E-Commerce Meets Your Facebook Profile

Screenshot 2015-09-08 at 3.25.32 PM By: Kate Bould | @Kate_Bould 

What’s your favorite store to online shop? Oh, Facebook? That’s right. Soon enough, Facebook will have products, the buy button and confirmation emails all under one umbrella. This is coming at a time when Pinterest and Google are both adding buy buttons and starting to venture into the e-commerce world. Facebook is catching up in the running, but with the multitude of issues regarding Facebook Business Manager, there have been some mixed emotions about whether to be excited for the new developments.


The company has already introduced money-transferring capabilities and is currently working on a way for you to make purchases through messaging. For example, if you just ordered a shirt in white, you send a Facebook message to the company saying that you would love to also have that shirt in black, and it’s yours. This is made immensely easier because confirmation emails will now come in the form of Facebook messages, which means no more annoying or excessive email trails if you think twice and want to place another order. This helps explain why non-Facebook users are now allowed to use the Messenger app.


At this point, Facebook doesn’t necessarily want to be a part of the purchase process. They would rather be the channel for communications between you and the brand, but we’ve all seen this trend before. Companies once paid for likes on Facebook to communicate with users, but soon those pages started showing up on an abnormal basis, and companies were forced to upgrade and pay to advertise. Facebook is seizing this opportunity at a good time; we spend about 80 percent of our time on mobile apps and 13 percent of that time specifically on Facebook. Now shops don’t have to worry about building up traffic to their website. They can just jump in on a forum that already has tons of traffic.


A lot is also changing for brands and Facebook users. Developing internal shops will push brands to focus on their initial goals. If they’re stores, they can just sell, rather than trying to build memes and investing tons into outlandish marketing techniques. Rather than using the search bar only for finding friends or pages, you can search for things like “shops with T-shirts.”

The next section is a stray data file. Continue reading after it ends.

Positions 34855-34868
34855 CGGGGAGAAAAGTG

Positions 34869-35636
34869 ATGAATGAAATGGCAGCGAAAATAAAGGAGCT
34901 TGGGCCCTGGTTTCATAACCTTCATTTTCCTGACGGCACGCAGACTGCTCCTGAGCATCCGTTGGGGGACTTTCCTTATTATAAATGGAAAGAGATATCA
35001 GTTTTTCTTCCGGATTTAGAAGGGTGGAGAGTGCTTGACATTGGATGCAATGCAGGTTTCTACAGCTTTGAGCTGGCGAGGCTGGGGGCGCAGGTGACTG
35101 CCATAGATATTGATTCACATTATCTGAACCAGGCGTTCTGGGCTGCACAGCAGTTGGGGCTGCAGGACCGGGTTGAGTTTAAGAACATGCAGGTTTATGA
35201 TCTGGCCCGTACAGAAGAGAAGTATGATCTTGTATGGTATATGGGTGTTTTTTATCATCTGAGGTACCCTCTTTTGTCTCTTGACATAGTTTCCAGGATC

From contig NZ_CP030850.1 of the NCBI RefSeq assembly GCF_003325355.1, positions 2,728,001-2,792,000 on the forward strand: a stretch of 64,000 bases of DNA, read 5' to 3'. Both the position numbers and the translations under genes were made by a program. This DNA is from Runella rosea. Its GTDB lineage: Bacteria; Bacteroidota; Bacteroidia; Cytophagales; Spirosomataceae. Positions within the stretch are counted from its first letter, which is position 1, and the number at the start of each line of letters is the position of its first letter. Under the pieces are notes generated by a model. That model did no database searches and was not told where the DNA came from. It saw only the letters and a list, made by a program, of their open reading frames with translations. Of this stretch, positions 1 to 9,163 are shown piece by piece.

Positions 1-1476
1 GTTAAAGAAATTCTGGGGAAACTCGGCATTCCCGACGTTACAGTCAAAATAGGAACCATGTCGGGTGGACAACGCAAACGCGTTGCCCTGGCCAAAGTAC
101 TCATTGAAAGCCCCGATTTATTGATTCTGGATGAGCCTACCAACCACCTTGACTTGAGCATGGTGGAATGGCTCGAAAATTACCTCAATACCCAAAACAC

For those of you wondering about Facebook keeping credit card information confidential, they’ve already got that covered using their CPC model from the past. Facebook has had experience with a variety of online security issues. Many are worried that by doing transactions through Facebook, which has a hidden IP address (meaning the hacker can’t be tracked), you could be exposing yourself to the risk of theft. Facebook has already been doing this, however, with 2 million advertisers, 15 million consumers and Facebook dynamic ads. If you’re worried about sharing your private information, you will also be allowed to choose whether you would like to store your credit card information.


If this testing phase proves successful and Facebook goes through with these online shops, it could potentially kill off websites like Yelp and Foursquare. Both are already threatened by Facebook’s business pages, but these websites may not be rendered irrelevant because they have categorization and focus that Facebook simply does not.


There is a pretty hefty number of companies on the waiting list, but there are currently only two companies — Zulily and Everlane — in the testing process. Zulily specializes in women’s and children’s clothes as well as toys and accessories. The issue is that consumers can’t view pages on the Zulily’s website without becoming a member. It is uncertain how they will be able to convert this membership requirement over to Facebook since Facebook business pages are public. Everlane is your typical clothing and accessory company, aimed at millennials and full of fairly neutral basics and trendy fashions. The store should have fewer problems than Zulily and will most likely do well.


Lots of eyes are on these two companies as their debut is in the near future, and how they fare will predict how Facebook fares in the light of these new economic developments. Once testing is over, more brands will have the ability to begin using this feature. So keep an eye out; your next birthday gift could have a Facebook return receipt.

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